Kamala Harris, VP-Elect of the United States of America, has secured a special place in the history of her country. Her election has attained many firsts in the political spectrum of the USA. She comes from a family that justifies the concept of the American Dream. Her mother an Indian, father a Jamaican, Kamala is the first woman from an African-American descendant, the first Indo-American and the first Asian ever to attain such an important position in the United States.
America is a country with a harrowing past of atrocities against Blacks and people of colour, spanning many centuries. Kamala’s election comes at a crucial point when there is widespread tension between different communities and a multifold increase in the cases of police brutalities against the Afro-Americans, similar to that of George Floyd’s murder. Political pundits hope that her administration will work as a binding force against the sharp polarisation that has become a characteristic of the modern world today.
Kamala Harris is not the only woman who has been bestowed upon with a responsibility of such stature. In this piece, we will look into Kamala’s motherland, our own country, the land of goddesses, India, and read about some of the important women leaders who have played a decisive role in the history and politics of India.
Lakhs of freedom fighters struggled and gave their lives to liberate the nation from British oppression. Without the involvement of women, this struggle for freedom could not have achieved its goals. They walked side-by-side, faced the same horrors from the British police as their male counterparts, and were some of the best-known leaders in the face of the emerging Indian Freedom Movement.
“Khoob ladi mardani vo to… Jhansi wali Rani thi…” is a line familiar to many a child and adult in this country. Manikarnika Tambe, popularly known as Jhansi ki Rani, was one of the earliest women leaders who fought against the British empire. She broke the gender roles defined by society at that time. She took over the reins of her kingdom, which was about to be annexed into the British empire. She led her army on the battlefield with her toddler son saddled across her back. She laid her life for her state, fighting for what was rightfully hers. “Main apni Jhansi nahi dungi…” was her call against British oppression. Rani Laxmi Bai became a symbol of resistance and valour for the generations to come.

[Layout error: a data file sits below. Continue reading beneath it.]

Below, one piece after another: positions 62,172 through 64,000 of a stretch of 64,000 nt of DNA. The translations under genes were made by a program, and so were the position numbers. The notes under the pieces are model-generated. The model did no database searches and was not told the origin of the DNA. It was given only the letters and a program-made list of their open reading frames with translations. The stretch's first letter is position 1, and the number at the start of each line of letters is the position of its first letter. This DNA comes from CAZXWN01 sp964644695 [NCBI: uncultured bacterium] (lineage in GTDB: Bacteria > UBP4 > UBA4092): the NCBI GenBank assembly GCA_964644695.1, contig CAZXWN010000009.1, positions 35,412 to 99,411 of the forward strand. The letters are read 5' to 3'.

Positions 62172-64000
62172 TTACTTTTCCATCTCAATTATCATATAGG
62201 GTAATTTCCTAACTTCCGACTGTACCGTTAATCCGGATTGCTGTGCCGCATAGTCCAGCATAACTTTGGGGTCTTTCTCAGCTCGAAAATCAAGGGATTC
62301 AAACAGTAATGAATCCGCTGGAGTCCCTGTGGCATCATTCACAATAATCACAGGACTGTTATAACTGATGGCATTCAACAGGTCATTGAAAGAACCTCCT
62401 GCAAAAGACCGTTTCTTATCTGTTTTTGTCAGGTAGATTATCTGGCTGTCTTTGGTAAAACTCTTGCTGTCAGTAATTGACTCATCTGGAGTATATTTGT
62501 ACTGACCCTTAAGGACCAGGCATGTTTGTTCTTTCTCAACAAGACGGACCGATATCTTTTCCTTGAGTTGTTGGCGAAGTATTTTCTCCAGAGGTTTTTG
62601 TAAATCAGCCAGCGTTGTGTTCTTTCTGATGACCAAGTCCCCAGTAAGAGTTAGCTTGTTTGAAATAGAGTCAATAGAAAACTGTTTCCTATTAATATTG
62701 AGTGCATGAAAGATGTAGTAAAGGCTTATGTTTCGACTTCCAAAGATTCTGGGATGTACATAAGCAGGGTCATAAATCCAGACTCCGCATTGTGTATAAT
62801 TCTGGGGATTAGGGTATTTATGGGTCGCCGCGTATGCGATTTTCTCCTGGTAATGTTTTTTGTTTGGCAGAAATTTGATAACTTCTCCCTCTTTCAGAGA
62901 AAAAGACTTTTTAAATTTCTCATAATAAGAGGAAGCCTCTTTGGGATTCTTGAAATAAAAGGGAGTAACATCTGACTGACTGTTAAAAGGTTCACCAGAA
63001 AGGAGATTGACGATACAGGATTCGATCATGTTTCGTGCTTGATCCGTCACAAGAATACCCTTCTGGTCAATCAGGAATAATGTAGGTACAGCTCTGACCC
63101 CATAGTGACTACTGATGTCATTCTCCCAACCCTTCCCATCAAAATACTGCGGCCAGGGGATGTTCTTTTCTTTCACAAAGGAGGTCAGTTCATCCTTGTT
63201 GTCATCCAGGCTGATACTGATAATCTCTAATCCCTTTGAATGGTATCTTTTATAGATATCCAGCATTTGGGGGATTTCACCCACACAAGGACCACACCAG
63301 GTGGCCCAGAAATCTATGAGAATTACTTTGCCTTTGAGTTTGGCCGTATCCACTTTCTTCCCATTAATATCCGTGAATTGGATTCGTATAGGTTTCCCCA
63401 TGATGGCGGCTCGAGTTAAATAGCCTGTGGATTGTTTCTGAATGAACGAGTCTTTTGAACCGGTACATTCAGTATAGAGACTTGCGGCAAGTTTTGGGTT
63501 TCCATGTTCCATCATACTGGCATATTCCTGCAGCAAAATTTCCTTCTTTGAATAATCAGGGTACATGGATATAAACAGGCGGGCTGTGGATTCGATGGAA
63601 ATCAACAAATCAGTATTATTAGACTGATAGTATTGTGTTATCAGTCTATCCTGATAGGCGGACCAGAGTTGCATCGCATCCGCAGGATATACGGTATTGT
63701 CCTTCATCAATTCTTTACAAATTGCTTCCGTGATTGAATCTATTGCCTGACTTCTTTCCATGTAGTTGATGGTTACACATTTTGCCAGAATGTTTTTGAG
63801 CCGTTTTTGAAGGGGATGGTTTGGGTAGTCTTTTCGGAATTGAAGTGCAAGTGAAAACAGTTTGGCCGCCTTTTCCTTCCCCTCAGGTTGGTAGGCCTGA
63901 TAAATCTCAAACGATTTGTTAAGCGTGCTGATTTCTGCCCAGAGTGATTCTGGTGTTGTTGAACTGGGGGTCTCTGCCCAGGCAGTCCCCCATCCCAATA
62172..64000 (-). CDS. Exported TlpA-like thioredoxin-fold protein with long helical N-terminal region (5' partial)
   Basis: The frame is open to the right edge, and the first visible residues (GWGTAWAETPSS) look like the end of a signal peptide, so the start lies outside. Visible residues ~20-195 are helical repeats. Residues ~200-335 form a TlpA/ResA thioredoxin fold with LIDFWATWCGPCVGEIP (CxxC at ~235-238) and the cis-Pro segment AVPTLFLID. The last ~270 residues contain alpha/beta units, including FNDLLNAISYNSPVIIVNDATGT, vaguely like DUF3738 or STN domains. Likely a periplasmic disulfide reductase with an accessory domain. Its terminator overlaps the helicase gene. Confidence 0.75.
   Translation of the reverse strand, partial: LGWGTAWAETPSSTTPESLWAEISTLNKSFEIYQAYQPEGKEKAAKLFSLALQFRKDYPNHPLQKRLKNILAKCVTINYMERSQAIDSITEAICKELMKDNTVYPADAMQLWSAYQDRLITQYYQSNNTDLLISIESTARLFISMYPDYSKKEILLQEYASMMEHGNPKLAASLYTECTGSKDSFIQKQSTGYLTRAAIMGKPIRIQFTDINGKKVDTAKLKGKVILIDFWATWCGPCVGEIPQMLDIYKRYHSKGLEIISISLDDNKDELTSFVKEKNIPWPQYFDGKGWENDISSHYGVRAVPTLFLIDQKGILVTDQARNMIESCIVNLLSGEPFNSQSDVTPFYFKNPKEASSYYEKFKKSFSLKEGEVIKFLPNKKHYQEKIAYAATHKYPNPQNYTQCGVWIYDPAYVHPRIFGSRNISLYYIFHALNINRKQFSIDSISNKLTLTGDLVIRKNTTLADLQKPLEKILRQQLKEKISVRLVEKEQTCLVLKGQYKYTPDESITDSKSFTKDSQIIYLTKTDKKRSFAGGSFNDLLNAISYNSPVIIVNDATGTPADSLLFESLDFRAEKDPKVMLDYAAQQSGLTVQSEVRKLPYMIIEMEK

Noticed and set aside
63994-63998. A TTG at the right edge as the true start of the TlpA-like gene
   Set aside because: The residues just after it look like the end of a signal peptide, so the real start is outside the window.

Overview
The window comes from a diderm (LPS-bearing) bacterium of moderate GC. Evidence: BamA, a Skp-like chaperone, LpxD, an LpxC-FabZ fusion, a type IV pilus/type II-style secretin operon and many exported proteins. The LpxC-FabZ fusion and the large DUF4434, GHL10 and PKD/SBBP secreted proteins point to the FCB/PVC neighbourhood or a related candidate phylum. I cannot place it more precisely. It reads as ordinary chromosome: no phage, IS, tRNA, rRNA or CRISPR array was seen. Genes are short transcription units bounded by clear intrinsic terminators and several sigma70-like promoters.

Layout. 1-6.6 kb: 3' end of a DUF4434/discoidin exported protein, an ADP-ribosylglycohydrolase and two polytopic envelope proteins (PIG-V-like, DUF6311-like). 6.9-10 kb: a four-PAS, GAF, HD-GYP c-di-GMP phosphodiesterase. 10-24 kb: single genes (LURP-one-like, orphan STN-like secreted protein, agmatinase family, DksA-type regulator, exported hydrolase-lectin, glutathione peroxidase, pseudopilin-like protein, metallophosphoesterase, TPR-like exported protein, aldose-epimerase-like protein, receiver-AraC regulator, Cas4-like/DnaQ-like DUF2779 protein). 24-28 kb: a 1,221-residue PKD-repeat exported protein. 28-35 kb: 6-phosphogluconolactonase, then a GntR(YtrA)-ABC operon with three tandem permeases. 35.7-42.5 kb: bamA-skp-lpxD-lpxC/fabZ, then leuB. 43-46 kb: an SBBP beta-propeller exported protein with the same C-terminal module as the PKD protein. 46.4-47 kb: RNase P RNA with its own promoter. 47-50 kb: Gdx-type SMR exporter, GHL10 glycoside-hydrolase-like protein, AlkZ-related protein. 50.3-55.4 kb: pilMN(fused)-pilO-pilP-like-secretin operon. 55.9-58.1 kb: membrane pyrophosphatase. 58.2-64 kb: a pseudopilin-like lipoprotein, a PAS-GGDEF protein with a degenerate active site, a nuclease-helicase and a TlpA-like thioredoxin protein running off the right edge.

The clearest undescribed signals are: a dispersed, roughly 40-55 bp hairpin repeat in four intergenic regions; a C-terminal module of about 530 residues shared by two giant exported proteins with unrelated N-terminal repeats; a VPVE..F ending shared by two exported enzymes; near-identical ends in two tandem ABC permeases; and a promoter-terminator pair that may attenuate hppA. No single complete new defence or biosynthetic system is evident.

Sarojini Chattopadhyay Naidu, often referred to as the Nightingale of India, was a popular freedom fighter. She was a close aide of Mahatma Gandhi and a flag bearer of women’s role in the Independence movement. She persuaded Mahatma Gandhi to include women in the Civil Disobedience Movement. In 1925, Sarojini Naidu became the first woman ever to head the Indian National Congress. Later, she became the first woman to hold the position of governor of the United Provinces, soon after Independence.
With higher education from London and Cambridge, she travelled across India advocating freedom of women, gender revolution and nationalism. She worked alongside Annie Besant in the Women’s Indian Association (WIA). Her brilliant poetry led Gandhiji to name her the Nightingale of India. She was given the title of Bharat Kokila by Rabindranath Tagore.
In 1966, Indira Gandhi, daughter of Pt. Jawaharlal Nehru, was elected as the Prime Minister of India. Indira was the first woman head of a democratic government, not only in India, but also in the whole world. She was the first lady to lead a modern country. She was a woman of strong stature and resolute will. Indira Gandhi fought her way to the top and maintained her government for more than 11 years. She faced multiple challenges such as the refugee crisis and threat of a US attack. She victoriously led the country into a war with Pakistan and played a crucial role in the formation of Bangladesh. Decisions like the initiation of the nuclear programme despite severe warnings by the US and green-flagging operations like Blue Star gave her the image of an iron lady.
Her social welfare policies, including the nationalisation of banks and moratorium on loans for the poor transformed her into a mass leader. Indira Gandhi was a bold lady who played a crucial role in the making of modern India.